One of the seven habits of successful people identified by American academic Stephen Covey (1932-2102) is learning to improve or self-renewal.
Practical wisdom, intelligence and rigour require reflective learning and development on that experience. Practice is a learning journey to evolve practical products and services.
So how do we learn how to learn?
Do you think of your mind as a bucket or a muscle?
If you answer ‘a bucket’, that implies you believe that you have a fixed intelligence and ability – you are born somewhere on the smart– stupid scale and there is little you can do to change that. It results in statements like ‘I can’t do mathematics so I might as well give up.’
If you answer ‘a muscle’, that implies you believe you can get smarter by effort and learning. Note this is not just learning new facts but moving through the stages from novice to master and from purpose to performance.
We believe that your mind is like a muscle. So how do we develop it to go on a learning journey? Benjamin Bloom identified three domains of learning: cognitive, affective and psychomotor. The cognitive domain includes knowing, remembering, understanding, applying, analysing, synthesising, evaluating and creating.
The affective domain includes feeling, listening, attending, participating, valuing, organising and internalising. Skills in the affective domain describe the way people react emotionally and their ability to feel other living things’ pain or joy.
The psychomotor domain includes doing, having manual or physical skills, perceiving, being ready to act, practicing, having capability, having expertise, being adaptable and originating.
Lectures, reading, audio-visual demonstrations or questions and answers are routinely used to impart (cognitive) knowledge.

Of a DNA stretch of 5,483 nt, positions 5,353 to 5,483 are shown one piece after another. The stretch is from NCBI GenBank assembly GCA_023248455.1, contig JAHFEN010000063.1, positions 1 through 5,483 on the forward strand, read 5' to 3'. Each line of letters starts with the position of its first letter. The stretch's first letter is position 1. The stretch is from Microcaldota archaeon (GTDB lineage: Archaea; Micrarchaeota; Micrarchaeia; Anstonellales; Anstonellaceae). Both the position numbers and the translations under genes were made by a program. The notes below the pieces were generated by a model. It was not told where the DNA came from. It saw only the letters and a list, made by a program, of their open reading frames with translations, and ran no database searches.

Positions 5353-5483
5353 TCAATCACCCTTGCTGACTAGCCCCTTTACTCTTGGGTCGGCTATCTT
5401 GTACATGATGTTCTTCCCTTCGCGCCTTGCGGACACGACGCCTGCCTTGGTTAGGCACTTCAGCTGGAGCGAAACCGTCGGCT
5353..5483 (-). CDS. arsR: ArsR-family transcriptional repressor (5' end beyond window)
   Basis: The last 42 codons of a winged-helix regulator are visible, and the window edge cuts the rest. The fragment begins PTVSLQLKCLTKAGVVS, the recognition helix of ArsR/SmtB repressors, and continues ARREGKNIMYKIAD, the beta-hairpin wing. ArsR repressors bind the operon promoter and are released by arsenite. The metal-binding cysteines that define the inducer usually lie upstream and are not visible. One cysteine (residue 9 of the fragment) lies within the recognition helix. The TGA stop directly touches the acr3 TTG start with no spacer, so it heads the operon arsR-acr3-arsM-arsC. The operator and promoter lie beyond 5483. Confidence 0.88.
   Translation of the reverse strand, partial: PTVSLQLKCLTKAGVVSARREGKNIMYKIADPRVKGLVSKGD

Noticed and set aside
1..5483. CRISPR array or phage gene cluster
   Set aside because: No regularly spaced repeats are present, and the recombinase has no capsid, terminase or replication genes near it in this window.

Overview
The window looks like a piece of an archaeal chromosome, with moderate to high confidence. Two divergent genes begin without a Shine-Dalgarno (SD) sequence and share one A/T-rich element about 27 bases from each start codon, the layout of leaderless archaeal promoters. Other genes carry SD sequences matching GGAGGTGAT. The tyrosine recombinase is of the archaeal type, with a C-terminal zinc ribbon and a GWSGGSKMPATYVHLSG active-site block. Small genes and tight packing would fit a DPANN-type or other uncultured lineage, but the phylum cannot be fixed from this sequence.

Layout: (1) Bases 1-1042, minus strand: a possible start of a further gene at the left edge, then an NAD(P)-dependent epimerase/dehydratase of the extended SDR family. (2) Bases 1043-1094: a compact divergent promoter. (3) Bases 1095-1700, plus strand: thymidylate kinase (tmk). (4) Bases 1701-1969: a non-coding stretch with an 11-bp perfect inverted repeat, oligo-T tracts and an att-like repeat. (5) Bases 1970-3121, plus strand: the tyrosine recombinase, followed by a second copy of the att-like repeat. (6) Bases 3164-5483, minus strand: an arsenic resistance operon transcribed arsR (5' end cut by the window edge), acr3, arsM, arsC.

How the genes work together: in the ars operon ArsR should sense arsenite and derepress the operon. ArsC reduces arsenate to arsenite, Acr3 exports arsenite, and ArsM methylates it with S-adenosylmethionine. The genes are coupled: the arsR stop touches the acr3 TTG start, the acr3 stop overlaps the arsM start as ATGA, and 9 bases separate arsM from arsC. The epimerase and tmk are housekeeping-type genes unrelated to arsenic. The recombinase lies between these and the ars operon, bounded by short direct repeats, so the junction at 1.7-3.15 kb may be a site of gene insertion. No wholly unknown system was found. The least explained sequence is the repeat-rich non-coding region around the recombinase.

Our other skills may not be specifically addressed. Listening, attending and internalising (affective) skills and perceiving and practicing (psychomotor) skills may be recognised but they are usually picked up almost by accident.
Group discussions, dialogue and role-playing exercises can help cognitive understanding and can encourage affective responding and psychomotor mechanisms. Mentoring, coaching and self-learning by trial and error help cognitive evaluating, affective internalising and psychomotor originating.
In 1974 Argyris and Schon introduced single-, double- and triple- loop learning.
Single-loop learning is accumulating facts or following and changing simple rules and a basis for continual improvement.
Double-loop learning depends on our learning power’ (see later). It involves monitoring, discussing, challenging and modifying models of understanding with critical thinking and creative ‘thinking outside the box’. Double-loop learning is a basis for incremental change.
Tripleloop learning is restructuring how we think by learning how to learn. It is reflective learning that can help us redefine boundaries, widen or change contexts and shift paradigms or shared cognitive frameworks of assumptions and ways of thinking. Triple-loop learning is a basis for transformative change.
Traditional assessments of education are aimed at either intelligence (IQ tests) or achievement (examinations). Very little attention has been given to assessing experience, motivation, intelligences and dispositions. Deakin-Crick et al. see learning power as a set of interwoven capacities, dispositions, attitudes or mental and emotional outlooks that cross Bloom’s three domains.
Learning power is a set of learning dispositions such as learning to learn, critical curiosity, meaning making, resilience and perseverance, creativity, relationships (valuing interdependence) and strategic awareness (understanding your own learning).
The stages of a learning journey are: forming a learning identity and purpose, developing learning power, generating knowledge and know-how, applying or performing learning in authentic contexts, sustaining learning relationships. For more on this see learning emergence.
But how do we learn our way through complex problems? We need to identify some learning journeys.